Mahany Park shooting takes one life

Two more were injured during the attack.

Eric Abril has been taken into custody following his firing at Mahany Park.

Placer County’s Sheriff’s Department

Eric Abril has been taken into custody following his firing at Mahany Park.

Kaashni Bains, Staff Writer

On Thursday, April 6, a California Highway Patrol (CHP) officer was dispatched following shots fired at Mahany Park in Roseville. 

Eric Abril had possession of a firearm and had to serve an arrest warrant. An elderly couple, James and Patricia MacEgan were on a walk when Abril took them hostage.

At about 12:30 pm., Abril opened fire on a CHP officer and both hostages. 

The CHP officer was injured, and was sent to the hospital immediately. He had minimal injuries and left the hospital in stable condition on April 7. In between the shoot-out of Abril and the CHP officers, 72-year-old James MacEgan unfortunately died at the scene. Patricia MacEgan survived, however, she is hospitalized and in critical condition. 

At some point between the shots that were fired from both the officers and from Abril, Abril was injured and ultimately taken into custody. 

Mahany Park is a place with countless activities for many people of all ages. It includes a park, along with softball and baseball fields. It also includes a library, fitness center, and an aquatic center.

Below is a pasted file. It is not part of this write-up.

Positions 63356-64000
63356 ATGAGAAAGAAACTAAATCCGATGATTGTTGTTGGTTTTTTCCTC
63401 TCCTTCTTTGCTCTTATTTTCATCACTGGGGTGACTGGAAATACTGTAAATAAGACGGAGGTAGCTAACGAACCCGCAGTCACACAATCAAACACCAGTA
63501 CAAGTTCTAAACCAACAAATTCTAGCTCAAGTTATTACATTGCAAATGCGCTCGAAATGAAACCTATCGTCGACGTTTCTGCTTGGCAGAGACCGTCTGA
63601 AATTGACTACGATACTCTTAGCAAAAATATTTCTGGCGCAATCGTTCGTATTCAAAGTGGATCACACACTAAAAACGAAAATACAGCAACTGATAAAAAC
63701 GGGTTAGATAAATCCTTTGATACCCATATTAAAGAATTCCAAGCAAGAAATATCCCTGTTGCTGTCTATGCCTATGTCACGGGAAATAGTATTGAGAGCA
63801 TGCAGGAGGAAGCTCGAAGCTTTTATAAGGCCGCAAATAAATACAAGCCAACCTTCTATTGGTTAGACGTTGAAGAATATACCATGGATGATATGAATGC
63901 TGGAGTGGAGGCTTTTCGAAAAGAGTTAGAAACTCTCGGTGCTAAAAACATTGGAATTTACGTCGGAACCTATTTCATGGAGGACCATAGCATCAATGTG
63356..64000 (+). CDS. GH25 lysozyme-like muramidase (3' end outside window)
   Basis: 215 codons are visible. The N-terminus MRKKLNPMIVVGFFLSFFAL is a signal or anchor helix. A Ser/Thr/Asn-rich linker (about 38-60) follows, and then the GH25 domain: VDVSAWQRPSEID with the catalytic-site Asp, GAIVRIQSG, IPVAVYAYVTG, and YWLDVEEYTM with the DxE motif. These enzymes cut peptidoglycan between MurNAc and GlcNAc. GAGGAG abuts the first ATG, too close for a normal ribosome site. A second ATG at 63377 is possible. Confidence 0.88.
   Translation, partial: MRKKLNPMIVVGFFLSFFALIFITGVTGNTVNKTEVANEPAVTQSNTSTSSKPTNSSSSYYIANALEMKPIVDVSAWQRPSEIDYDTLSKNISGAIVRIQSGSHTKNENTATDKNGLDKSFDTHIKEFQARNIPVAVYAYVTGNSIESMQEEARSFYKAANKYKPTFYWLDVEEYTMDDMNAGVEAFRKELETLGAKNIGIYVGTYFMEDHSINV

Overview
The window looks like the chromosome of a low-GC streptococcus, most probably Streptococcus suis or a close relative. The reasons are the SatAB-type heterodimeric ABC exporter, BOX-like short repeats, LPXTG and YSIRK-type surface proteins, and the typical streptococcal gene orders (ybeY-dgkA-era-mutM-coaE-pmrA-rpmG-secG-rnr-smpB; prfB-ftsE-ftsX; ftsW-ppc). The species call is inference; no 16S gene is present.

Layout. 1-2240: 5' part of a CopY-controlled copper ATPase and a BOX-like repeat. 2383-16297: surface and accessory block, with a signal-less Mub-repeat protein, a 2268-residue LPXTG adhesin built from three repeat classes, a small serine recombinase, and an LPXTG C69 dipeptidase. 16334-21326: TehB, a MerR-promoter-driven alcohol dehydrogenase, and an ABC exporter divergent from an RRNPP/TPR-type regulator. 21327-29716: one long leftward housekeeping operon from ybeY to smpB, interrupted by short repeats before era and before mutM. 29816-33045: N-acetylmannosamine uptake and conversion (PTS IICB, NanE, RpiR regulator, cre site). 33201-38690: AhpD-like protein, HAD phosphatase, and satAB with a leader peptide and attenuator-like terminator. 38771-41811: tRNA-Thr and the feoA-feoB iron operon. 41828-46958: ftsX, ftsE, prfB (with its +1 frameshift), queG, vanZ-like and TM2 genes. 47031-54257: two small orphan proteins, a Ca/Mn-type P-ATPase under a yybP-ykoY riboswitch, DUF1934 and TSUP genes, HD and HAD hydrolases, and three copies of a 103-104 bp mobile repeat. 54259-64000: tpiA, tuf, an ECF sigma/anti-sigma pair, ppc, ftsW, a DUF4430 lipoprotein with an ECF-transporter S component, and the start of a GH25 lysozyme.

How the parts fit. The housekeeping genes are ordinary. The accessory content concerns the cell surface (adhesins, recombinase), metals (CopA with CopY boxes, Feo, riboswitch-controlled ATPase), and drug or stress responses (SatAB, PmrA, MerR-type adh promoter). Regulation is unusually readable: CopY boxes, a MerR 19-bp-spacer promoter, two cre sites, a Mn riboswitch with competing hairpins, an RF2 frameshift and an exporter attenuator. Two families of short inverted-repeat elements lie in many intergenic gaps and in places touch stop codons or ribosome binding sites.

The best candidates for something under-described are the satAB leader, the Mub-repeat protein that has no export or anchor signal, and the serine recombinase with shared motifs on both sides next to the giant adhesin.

Woodcreek High School is located near the park, and although it was spring break for the school, there were still staff members on campus during the time of the shooting. All the students and staff of the school got an alert on their phones or devices saying that there was an active shooter nearby and that they needed to take cover immediately. 

There was also a spring break camp for youth in the Martha Riley Library, and they were at risk of being in danger with how violent Abril was acting. There were 33 children at the camp who remained safe due to the camp staff acting quickly. 

At the nearby Roseville Aquatic Center, there were many high school students undergoing training to be lifeguards. One of Oakmont’s own students, Payton Henry, was there while the shooting took place. 

“Honestly, I didn’t even think it was real until they ushered us to the room, and then even in the classroom it didn’t really process,” Henry said. “It only processed for me after the whole situation.” 

There were about 35 kids in the class along with teachers and staff.

 “We were told to get inside the classroom and just wait until the city notified us that it was safe to come out,” Henry said. “We also listened to the police radios through a couple of walkie talkies.”